|Well, where to start, first the basics.
We left Chiang Mai and caught a quite pleasant minibus (5 hours) to Chiang Khong, the closest village to the border crossing with Laos. We had paid for a ticket that included accommodation in Chiang Khong and two days on a slowboat to Luang Prabang in Laos. Things went smoothly at first, the minibus, then the accommodation and the dinner were all better than expected. Ater some confusion amongst all the travellers (including us) about whether we could get a Visa at the border or had to wait and get one through an agency, we left the guesthouse for a 10 minute ride to the border. The border point lay on the other side of a river, so we jumped aboard a comically thin but clearly very efficient boat. After around 2 hours of general melee everyone had their Visas and a little money and we headed for the Slowboat. By this time around 8 of us had come together in a little group (it is easier to make light of a situation in a group than when there are two of you) and although tired, we were laughing and joking about what would happen next. Well! We were among the last people to get on the boat and by the time we got there the scene was not at all funny anymore. Although Emily and I managed to get a seat (advantages of being a little pushy/assertive) around 20 other people were going to have to sit on the floor between the seats in the cetral aisle for 7 hours! And unlike when our friends Debbie and Mike and Joel and Anna-Maria made the same trip, nobody is now allowed to sit on the roof. Anyway, sticking together about 20 of us kicked up a fuss and we got another boat (we are not sure whether there was another boat leaving anyway - certainly people said we had to catch the busy boat at first). Everybody on our boat was thanking their lucky stars. We could stand up (impossible in the other boat) and lie down flat, we had cushions and beer! We arrived in Pak Beng and against the advice of Debbie and Mike who had repeatedly told us to go right when descending from the boat we turned left! From the boat we saw two fantastic looking buildings and went for those! Big mistake, the rooms were 60 dollars a night! Pak Beng is a stopover for travellers going to Luang Prabang. Unsuprisingly the place was empty. Who the hell would pay 60 dollars? Anyway we eventually found a room and went to bed. The reason I have outlined this story in detail is because of what happened the next day, so please bear with us.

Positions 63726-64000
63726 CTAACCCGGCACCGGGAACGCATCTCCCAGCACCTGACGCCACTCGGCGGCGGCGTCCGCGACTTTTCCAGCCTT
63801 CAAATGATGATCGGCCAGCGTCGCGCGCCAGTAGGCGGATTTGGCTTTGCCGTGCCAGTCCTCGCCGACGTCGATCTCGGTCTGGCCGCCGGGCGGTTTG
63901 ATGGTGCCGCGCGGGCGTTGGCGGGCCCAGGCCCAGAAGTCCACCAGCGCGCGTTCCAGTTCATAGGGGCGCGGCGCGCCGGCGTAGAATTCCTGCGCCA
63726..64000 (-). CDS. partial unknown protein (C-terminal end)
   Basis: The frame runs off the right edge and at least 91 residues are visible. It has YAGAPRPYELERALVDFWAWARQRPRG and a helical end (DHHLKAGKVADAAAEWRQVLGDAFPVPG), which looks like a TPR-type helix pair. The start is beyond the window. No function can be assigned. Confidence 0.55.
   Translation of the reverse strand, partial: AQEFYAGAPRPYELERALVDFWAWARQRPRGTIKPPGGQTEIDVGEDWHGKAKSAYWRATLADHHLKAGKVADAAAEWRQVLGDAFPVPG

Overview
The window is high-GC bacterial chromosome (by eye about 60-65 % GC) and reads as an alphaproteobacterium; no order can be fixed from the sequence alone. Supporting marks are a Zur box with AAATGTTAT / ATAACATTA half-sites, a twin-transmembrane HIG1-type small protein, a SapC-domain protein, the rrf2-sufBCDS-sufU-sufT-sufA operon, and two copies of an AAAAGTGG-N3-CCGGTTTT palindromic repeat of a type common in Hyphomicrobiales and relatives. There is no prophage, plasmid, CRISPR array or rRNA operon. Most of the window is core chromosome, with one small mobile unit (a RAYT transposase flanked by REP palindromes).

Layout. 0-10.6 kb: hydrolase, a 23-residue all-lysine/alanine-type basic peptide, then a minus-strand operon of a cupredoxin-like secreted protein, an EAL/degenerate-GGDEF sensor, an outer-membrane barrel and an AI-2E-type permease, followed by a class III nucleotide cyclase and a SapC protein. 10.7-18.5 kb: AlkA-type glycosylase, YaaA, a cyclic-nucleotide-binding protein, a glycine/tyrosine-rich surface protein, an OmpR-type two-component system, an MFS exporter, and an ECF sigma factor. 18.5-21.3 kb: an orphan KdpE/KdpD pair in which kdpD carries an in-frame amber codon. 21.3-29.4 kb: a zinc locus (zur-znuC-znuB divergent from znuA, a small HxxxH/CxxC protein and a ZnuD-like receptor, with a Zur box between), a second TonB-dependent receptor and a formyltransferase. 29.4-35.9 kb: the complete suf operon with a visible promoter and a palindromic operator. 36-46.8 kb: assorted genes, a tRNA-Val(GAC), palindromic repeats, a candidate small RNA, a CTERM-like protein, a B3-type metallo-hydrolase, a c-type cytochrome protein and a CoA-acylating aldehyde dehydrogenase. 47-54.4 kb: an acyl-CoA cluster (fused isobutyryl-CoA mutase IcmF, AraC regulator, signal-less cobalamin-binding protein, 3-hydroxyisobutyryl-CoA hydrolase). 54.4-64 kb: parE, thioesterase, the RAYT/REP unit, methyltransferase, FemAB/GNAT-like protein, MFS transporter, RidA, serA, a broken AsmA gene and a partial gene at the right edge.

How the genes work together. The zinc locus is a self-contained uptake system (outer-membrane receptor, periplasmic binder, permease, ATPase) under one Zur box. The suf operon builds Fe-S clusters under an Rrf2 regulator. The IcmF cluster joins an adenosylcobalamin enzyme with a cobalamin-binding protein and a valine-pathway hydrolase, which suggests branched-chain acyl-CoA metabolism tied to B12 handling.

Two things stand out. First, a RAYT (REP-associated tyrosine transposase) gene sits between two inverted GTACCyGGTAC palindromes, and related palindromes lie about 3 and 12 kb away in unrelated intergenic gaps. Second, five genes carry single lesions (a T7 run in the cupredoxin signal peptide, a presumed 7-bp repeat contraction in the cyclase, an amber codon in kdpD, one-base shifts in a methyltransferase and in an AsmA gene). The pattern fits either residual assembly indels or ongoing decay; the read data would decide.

Confusion reigned about what times the boats left the next morning but most people thought 8.30am. A large crowd gathered at this time and those of us who had been on the second better boat hung back, as only one was being filled. Now, (come on Jordan get to the point!) the day before you could fit two people to a seat on the bad boat. Today was a different boat and you could only get one and a half. Clearly the boats had not been designed for the too well fed western bottom! According to the little English the man spoke 90 people could get on the boat. There were about 55 people on the boat already and around 35 standing on the shore, but any fool could see that in fact the boat could take 5-10 more people at most. Not only would it have been extrodinarily uncomfortable, there was nowhere for the luggage (we later learned) and very, very dangerous. Like the Trade Unions of old we stuck together and with sow of solidarity we DEMANDED a second boat. For 30 minutes he did not budge saying there was only one boat and tried to break us up by saying that those that did not get on the boat would have to wait until tomorrow. We didn't budge - though taking a psuedo Machiavellian approach to the situation I made sure Emily and I were near the front - just in case.
Another 30 minutes went by in this crazy stand off, and eventually money was proposed by us. Previously he had stated there were no other drivers. Laos Communist status very quickly changed to capitalist and a driver magically became available. Eventually we agreed on a figure of 130 dollars (to pay for a trip we already paid for). We asked everyone on the other boat to pay 1 dollar each (clearly it was to their advantage too), most did. It cost the 26 of us that boarded the second boat 4 dollars each in the end.
The crazy thing is that it appears this kind of scam happens every day, because every day there are not enough spaces. Why they don't increase the price put more boats on and save themselves alot of hassle is beyond my primitive understanding of economics.
So we boarded the boat and then someone said 'Did you see the guns in their back pockets?' 'No" we said - someone else confirmed they were 'packing'to use an american colloquialism. Enough said we were very happy to pay as I am sure you can understand. I suppose as a last resort they might have shot someone then said 'Right, who else does not want to get on the boat'?
Anyway after a great boat ride along a very beautiful river, we arrived in Luang Prabang. It is a lovely little city with Scandanavian bakeries and French food. Yesterday against the advice of almost all sane people, Emily and I, a Norwegian and another English guy cycled 30km in unbelievable heat (Emily and I both agreed we had never been so hot) to a fantastic Waterfall. It took at three hours but at some points we all questioned whether we would make it (pictures to follow).
We also discovered this morning that the border crossing we thought we could go to is closed, so we have a hideous journey ahead by all accounts to reach Vietnam. Still, we will console ourselves for now with croissants, coffee and delicious food.
Lastly it is raining today, the first rain we have seen since Mcleod Ganj 7 weeks ago!
That's all for now. Please keep sending the e-mails letting us know what is going on because with a few exceptions they have dried up completely!
Jordan and Emily